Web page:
Supervisors agree to develop program that extends countywide health care coverage

Bishop Mary Gray-Reeves and members of COPA (Communities Organized for Relational Power in Action) spoke at the Monterey County Board of Supervisors meeting on Tuesday afternoon, as part of a “study session” requested by the supervisors. The session explored health care programs currently available and gaps in coverage for uninsured residents.

Several congregations from the Diocese of El Camino Real are COPA members — including St. Mary’s by-the-Sea in Pacific Grove, St. John’s in Aptos, St. Phillip’s in Scotts Valley, and St. Luke’s in Hollister. St. George’s Salinas and additional congregations were represented at the meeting.

The study session was organized by COPA, a broad-based organization of 22 religious congregations, schools, unions, and non-profit organizations in Monterey, Santa Cruz, and San Benito Counties. Several congregations from the Diocese of El Camino Real are members of COPA, including St. Mary’s by-the Sea in Pacific Grove, and St. John the Baptist in Aptos and other congregations that participated in the event, such as (San Pablo- get correct name) are exploring membership.

The supervisors heard personal stories of unmet healthcare needs from residents of Monterey County. One woman, disabled by hip pain, needs a hip replacement, which is covered, but cannot afford to pay for rehabilitation after the operation. The director of a Salinas nonprofit testified that many of her clients are too frightened of immigration actions to seek medical care until it is urgently needed. Presentations by the Monterey County Health Department and Health Access California provided an overview of county and state health care programs.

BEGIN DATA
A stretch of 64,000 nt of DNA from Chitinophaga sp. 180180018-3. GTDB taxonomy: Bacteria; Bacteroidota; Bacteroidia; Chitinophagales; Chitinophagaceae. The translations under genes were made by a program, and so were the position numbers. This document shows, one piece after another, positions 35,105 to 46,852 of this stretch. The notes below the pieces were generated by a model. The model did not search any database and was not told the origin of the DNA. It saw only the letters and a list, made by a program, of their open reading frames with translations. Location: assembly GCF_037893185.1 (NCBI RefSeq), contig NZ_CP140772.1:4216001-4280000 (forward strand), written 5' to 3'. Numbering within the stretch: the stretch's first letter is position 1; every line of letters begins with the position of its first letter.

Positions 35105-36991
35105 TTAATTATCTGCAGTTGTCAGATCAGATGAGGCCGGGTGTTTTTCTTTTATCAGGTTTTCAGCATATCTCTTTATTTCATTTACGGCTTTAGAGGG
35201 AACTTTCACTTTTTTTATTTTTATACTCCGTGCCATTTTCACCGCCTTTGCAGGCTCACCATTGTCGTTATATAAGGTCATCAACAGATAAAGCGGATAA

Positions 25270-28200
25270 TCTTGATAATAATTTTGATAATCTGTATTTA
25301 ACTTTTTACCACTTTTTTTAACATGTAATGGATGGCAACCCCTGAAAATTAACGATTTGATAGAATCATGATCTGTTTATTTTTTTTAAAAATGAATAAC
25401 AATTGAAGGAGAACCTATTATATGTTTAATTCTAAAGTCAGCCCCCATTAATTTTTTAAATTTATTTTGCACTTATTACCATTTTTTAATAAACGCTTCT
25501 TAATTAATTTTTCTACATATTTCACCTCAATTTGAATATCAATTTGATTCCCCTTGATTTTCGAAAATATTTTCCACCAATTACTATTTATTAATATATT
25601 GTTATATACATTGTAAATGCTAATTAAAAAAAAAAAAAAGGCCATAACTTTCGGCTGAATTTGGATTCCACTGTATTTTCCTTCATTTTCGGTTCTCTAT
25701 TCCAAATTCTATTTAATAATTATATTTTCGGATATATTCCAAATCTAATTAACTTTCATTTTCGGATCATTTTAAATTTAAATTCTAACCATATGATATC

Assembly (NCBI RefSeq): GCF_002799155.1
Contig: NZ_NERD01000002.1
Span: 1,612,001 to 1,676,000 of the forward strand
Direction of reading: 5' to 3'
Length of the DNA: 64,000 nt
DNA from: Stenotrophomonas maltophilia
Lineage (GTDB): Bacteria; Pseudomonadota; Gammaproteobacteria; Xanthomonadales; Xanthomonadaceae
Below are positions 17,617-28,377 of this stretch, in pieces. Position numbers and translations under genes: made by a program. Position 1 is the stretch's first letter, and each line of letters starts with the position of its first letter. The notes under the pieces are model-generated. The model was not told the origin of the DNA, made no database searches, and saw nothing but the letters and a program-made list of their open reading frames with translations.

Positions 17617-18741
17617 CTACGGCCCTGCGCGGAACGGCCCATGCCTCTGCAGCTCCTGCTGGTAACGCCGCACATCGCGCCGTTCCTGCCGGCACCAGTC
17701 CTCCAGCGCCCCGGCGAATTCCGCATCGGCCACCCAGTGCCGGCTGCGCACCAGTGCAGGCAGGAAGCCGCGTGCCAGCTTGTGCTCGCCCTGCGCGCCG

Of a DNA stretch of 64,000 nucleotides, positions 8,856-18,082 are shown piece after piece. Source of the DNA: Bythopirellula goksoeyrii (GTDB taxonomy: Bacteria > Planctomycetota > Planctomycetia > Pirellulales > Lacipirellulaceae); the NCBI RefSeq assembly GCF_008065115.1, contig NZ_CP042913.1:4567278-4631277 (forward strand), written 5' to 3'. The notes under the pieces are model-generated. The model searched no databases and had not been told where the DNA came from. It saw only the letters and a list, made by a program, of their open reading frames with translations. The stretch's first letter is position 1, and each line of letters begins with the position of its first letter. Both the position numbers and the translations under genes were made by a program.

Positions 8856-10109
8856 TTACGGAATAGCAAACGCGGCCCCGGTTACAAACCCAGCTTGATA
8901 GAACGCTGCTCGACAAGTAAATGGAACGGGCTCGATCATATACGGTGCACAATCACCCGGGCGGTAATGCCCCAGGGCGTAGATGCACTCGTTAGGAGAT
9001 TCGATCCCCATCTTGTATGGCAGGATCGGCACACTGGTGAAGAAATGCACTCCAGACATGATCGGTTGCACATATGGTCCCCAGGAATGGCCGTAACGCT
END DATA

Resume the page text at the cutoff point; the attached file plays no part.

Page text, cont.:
COPA proposed that the supervisors create a healthcare action team that would review how several California counties have addressed this problem. They would return to the board in 4 months with options for how Monterey County could provide care for the remaining low-income uninsured who, because they are undocumented, are not eligible for Medi-Cal or the Affordable Care Act. The proposed action team would include supervisors, county health officials, COPA representatives, health care providers and other key medical and community leaders.

“I think we all agree that health care should be a right regardless of where you come from,” said Supervisor John Phillips. “It’s just a matter of finding a way to pay for it. Getting away from emergency care to wellness care just makes sense.” After discussion, the board voted unanimously to create a healthcare action team as an ad hoc subcommittee, with Supervisors Parker and Salinas participating.

The committee is scheduled to return to the board by November 15 and report on detailed goals and a work plan.
Last year, COPA worked with the Monterey County Health Department to develop a $500,000 pilot program that provides access to lab, radiology and prescription drug services for uninsured residents.